“It starts out with naiveté. It starts out with having a lot of courage. I realised recently how I’ve always had this little voice inside of me that said… given the opportunity, I can figure it out.
“And I realised that little voice was my mother. She didn’t have the same opportunities I had. I think she regretted never having had a career and felt a bit trapped. She never wanted that for me. She wanted me to have power – control over my destination.
“So, you know… I get myself into situations. ‘Yeah, I can do that!’ Then I’m into it and realise how little I really know what I’m doing. But then I have this sink-or-swim attitude and ultimately, most of the time, I end up swimming.”
Her mum Donna, a housewife who raised Pfeiffer and her three siblings, died in 2018; asked if she ever got the chance to talk with her about that insight, Pfeiffer sighs and replies, “I’m not sure I did enough.”
As for passing down that wisdom to her own children – daughter Claudia Rose, 28, and son John Henry, 26 – or any young actors looking for guidance, she is pragmatic.
“You can say it all you want to people, but until a lightbulb goes off… it’s timing. Maybe I wish I’d said it more to my mother, but you can’t say it until you own it, until something clicks. I just wish I’d owned it earlier.”
But if the industrious attitude her mother instilled and which she has long brought to her roles resulted in critical acclaim, box-office bankability and three Oscar nominations, it also gave Pfeiffer a level of stardom she struggled to embrace.
Reviews and articles would focus as much on her beauty as her talent; gossip wags mistook a penchant for privacy as prickliness. (It didn’t help when Robert Towne, who directed her alongside Mel Gibson and Kurt Russell in 1988’s Tequila Sunrise, called her “the most difficult actress in Hollywood”.) And then there was the omnipresent paparazzi, which unnerved her.
“A lot of times I did not maintain composure,” she says when asked how she handled their attention. “That was the thing I felt like I wasn’t very good at. It didn’t undo me, but I’d run from them. They terrified me. Honestly, it was just so invasive.”
Eventually Pfeiffer and her husband, TV producer David E. Kelley, decided to take up residence somewhere else, settling outside San Francisco on an estate with the apt street address of 100 Why Worry Way, where they raised their children.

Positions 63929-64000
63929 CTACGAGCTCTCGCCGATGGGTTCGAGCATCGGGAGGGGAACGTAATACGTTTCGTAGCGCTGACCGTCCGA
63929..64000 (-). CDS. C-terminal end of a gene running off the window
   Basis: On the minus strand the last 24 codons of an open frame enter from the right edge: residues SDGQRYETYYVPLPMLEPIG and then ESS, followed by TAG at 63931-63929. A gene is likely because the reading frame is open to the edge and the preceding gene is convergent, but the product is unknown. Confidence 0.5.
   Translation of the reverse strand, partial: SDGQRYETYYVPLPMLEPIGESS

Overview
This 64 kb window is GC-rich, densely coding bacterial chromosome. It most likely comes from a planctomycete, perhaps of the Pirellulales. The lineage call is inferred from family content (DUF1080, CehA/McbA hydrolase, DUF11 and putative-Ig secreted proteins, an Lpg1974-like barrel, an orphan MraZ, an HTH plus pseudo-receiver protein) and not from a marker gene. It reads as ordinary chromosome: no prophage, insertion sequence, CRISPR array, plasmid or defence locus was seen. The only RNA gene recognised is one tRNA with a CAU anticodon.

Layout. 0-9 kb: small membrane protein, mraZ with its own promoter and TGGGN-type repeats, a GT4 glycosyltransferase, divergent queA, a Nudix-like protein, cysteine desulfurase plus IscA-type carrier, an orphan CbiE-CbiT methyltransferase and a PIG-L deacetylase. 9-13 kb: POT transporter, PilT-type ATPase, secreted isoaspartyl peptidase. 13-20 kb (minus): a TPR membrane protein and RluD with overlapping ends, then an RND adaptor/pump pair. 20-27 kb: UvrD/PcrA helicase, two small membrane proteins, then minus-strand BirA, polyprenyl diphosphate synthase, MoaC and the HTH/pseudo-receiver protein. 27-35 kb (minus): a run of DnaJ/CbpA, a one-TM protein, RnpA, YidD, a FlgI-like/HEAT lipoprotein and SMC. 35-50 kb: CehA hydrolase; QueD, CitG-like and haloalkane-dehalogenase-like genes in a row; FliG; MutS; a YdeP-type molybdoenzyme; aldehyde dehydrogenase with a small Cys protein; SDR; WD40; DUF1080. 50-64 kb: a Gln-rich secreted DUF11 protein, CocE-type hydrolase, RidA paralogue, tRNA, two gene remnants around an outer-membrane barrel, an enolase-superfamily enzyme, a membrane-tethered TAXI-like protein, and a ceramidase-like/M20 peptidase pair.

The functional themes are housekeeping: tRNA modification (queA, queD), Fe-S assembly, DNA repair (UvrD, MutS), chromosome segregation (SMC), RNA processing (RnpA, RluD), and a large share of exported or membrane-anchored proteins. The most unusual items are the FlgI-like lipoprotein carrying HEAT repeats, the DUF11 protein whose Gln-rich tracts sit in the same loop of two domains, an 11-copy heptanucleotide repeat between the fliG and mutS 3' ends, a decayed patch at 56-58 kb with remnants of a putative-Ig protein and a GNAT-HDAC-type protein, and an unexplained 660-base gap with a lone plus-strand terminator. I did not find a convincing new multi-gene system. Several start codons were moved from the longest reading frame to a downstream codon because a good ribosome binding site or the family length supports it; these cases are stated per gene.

Now she is back in the eye of the storm, living in a new LA home that she and Kelley (who Grease 2 fans will be delighted to learn she met when they were set up on a blind date to go bowling) purchased early last year.
“I’m older,” she says. “You get more accepting of the things you can’t change. So I can control where I show up. And I know there are certain spots where they’re going to be. I’m not goin’ there!”
She hasn’t had to worry about it much, anyway. The couple had owned their new digs for mere weeks when the world went into lockdown last March; nearly a year on, she says, “It still feels unsettled. Nothing sort of feels right. You have this constant sense that something’s missing, and it’s human contact. It’s your family, it’s your friends. It’s going to a restaurant. And you’re stuck. I think we’re all feeling off.”
Nonetheless, she has kept busy with her fragrance line Henry Rose, which she launched in 2019. “The silver lining was that I got to be hyper-focused on the business.” And last month it was announced she will play Betty Ford in The First Lady, an upcoming anthology TV series focusing on three wives of former US presidents.
But if the work weren’t there? Well, Kelley is. As their marriage approaches three decades, she reflects on what has kept them together, particularly as their profession can keep couples apart and in far-flung locations for long stretches.
“We’re different enough to keep each other interested,” Pfeiffer says. “But we’re incredibly compatible. I think our priorities are really well-matched. And I chose well; I picked a really good one.”
French Exit is in cinemas from March 18.